The Maiden Name Debate

What’s changed since the 1970s?

It was an interesting moment in the history of nomenclature when Hillary’s “Rodham” slipped into the position of a middle name after her husband lost his bid for re-election as governor in 1980. In the decades that followed, political wives have been pressured to tack their husband’s names onto their own (n.b. Judith Steinberg Dean and Teresa Heinz Kerry). In a way, it is an ingenious political solution: By shunting their old names into a prominent middle-name status, aspiring first ladies can signal to red states that they defer to their husbands while winking at the blue states that they still have their own names. (Or in Teresa Heinz Kerry’s case, their other husband’s name.) Of course, the entire debate over keeping one’s name is only an issue for a small portion of the country, since roughly 90 percent of American women automatically assume their husband’s names upon getting married. But for this educated, vocal segment of the population, the thorny question of what to do with one’s maiden name persists.

The movement to keep maiden names began in the 1850s in Massachusetts, when a suffragette named Lucy Stone decided to keep her name when she married an abolitionist named Henry Blackwell at the age of 37. In 1921 the Lucy Stone League was founded in New York, and a circle of forward-thinking women devoted themselves to the preservation of women’s names. In 1925, a journalist wrote snidely “some of its resulting confusions are indelicate and therefore may merely be hinted at. Many moral hotel clerks are troubled at the assignment of rooms to the traveling Lucy Stoners and their husbands.” But until the feminism of the 1970s brought a resurgence of interest to the issue, almost all women, including highly educated career women, changed their names to their husband’s when they married. Of course, the majority of these women were married before they were 23. Now that women marry later, and live more of their adult life with their maiden names, it can feel unnatural to assume another name, even for women who do not consider themselves feminists. Once you have “made a name for yourself” in the world it becomes more complicated, and even professionally damaging, to change it.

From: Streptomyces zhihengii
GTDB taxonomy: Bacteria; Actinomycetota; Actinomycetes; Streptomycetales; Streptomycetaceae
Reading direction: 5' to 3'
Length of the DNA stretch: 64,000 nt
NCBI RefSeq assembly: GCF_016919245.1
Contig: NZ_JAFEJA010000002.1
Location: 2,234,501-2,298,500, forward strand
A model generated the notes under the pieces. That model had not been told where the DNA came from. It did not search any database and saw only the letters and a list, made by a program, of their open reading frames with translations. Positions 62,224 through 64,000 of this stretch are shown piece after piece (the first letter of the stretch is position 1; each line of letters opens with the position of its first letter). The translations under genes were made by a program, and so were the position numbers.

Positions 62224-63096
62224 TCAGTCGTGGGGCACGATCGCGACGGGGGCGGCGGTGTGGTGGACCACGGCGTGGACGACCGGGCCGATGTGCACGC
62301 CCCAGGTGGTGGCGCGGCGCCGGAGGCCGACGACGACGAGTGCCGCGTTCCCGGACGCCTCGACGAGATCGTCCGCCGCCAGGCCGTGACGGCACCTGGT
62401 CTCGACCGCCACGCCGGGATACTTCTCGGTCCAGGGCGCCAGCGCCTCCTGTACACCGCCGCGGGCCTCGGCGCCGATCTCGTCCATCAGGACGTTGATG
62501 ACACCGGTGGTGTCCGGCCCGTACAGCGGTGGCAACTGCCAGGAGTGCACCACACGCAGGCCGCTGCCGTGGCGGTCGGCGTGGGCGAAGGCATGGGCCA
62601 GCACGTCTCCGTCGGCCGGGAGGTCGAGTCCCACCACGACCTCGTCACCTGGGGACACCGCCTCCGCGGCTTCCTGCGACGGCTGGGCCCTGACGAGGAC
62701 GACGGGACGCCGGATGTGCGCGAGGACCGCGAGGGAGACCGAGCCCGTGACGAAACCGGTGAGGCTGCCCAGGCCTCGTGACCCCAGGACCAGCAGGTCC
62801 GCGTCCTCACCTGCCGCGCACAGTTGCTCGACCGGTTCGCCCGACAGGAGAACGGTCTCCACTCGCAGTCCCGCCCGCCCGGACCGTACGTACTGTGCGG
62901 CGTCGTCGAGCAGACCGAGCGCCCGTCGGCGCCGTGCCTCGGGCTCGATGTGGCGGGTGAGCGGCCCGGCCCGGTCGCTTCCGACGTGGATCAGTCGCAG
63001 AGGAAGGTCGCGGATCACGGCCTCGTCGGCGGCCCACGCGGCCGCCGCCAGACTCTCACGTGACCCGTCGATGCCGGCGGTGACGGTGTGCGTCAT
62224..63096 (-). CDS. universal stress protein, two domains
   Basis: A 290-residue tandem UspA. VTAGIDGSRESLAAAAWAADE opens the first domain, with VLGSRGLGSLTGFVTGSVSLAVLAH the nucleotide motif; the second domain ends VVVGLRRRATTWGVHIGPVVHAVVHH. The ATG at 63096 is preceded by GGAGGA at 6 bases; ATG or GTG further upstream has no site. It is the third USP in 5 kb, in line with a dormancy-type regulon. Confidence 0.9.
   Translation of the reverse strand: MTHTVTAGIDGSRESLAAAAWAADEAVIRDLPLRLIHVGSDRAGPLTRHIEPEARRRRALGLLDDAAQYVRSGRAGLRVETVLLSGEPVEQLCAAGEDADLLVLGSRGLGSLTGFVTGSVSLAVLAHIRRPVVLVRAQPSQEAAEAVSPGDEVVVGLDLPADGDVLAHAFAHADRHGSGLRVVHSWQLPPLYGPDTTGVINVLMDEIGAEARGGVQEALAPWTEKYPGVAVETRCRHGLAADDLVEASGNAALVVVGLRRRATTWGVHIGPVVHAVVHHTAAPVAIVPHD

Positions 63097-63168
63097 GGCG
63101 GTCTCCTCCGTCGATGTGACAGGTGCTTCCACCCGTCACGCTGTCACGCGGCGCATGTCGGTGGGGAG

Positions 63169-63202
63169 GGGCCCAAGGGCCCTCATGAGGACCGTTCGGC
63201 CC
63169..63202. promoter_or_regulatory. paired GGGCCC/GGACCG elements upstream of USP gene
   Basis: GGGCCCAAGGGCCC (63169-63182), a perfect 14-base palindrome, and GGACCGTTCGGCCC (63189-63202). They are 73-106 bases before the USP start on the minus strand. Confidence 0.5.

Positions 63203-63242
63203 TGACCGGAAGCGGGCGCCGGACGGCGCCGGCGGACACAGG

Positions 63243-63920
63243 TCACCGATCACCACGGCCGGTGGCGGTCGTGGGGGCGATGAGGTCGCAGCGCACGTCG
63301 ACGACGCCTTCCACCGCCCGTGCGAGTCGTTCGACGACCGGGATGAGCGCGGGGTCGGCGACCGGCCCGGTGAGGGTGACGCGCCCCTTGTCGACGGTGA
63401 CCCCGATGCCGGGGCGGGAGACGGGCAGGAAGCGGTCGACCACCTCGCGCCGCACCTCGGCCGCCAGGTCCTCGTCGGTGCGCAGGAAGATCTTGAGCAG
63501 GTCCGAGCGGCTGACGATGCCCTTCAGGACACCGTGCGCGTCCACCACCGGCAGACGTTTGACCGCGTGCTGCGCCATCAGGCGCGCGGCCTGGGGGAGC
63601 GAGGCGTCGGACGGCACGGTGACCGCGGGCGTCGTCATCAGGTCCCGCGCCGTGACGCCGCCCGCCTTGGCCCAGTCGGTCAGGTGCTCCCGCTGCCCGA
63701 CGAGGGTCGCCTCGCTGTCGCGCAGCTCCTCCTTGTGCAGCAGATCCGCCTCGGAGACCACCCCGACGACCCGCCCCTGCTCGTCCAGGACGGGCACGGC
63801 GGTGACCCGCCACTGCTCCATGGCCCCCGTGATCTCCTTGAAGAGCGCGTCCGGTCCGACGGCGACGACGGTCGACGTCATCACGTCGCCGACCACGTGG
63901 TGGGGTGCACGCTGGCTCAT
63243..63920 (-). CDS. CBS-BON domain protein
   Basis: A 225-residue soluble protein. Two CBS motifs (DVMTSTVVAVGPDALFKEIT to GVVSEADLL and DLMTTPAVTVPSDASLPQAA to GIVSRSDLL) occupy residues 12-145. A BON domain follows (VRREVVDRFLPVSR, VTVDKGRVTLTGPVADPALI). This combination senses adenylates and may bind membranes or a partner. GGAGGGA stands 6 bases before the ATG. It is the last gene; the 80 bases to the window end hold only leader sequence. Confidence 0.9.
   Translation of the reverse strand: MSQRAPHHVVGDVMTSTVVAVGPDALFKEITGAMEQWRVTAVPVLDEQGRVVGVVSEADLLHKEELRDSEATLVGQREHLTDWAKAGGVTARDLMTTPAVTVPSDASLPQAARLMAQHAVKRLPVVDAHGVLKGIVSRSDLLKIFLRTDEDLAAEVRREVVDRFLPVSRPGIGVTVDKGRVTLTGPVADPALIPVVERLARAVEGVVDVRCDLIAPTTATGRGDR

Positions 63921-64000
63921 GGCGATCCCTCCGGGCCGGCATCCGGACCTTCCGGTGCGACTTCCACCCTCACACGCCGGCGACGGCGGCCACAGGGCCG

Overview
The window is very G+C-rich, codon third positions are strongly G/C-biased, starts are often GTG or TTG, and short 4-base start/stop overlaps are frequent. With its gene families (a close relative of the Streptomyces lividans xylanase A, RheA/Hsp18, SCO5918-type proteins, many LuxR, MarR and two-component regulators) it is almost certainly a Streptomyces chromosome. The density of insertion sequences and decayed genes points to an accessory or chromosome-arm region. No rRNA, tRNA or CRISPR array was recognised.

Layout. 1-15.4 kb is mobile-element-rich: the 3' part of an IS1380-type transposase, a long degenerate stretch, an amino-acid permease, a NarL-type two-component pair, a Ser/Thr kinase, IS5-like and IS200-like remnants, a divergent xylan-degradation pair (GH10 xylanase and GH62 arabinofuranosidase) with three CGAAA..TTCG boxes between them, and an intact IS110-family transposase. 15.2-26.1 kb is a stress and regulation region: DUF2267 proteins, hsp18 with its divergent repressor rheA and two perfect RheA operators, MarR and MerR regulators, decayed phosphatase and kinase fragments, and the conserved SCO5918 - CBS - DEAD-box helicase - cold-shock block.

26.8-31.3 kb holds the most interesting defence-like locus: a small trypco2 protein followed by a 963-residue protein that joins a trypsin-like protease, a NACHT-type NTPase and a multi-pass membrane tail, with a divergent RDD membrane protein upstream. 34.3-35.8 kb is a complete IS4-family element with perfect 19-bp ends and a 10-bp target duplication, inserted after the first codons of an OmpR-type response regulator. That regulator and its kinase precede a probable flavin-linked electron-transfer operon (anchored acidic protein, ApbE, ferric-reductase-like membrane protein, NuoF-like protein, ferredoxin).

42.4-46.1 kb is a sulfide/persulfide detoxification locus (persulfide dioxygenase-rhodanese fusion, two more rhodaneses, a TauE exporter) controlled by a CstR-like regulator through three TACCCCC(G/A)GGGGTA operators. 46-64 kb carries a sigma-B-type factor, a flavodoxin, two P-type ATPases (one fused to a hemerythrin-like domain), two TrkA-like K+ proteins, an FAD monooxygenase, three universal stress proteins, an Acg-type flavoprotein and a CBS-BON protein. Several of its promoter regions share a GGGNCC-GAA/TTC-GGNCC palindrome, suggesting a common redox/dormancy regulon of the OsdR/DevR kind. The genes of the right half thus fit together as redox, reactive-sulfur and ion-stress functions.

Having children, however, presents a conundrum: If you change your name to your husband’s, how are you connected to your ancestors in the shtetl, or the potato famine, or the decks of the Mayflower? If you don’t change your name, how are you connected to the future, to your children and grandchildren, who will use your name as a secret password for bank accounts until eventually it is forgotten? (There is a nice blue-blood tradition in this country of the mother’s maiden name becoming a recurring motif through the generations, as in the case of Franklin Delano Roosevelt. But this is not entirely satisfying for the contemporary mother, as most people today do not use their middle names in any meaningful way.)

In the late ‘70s and ‘80s people began to make what seems to be an enlightened compromise: hyphenating their names. By using both last names, they appear to have created an equitable and serviceable solution for their families. But hyphenating is socially irresponsible as well as aesthetically disastrous: What happens when Julian Hesser-Friend marries Tessa Rosenfeld-Cassidy? Their grandchildren could end up with great, long, loopy strings of names, their signatures spilling off the blanks of any form. If they sensibly lop off part and end up as “Hesser-Cassidys” then they find themselves in the same quandary as we are.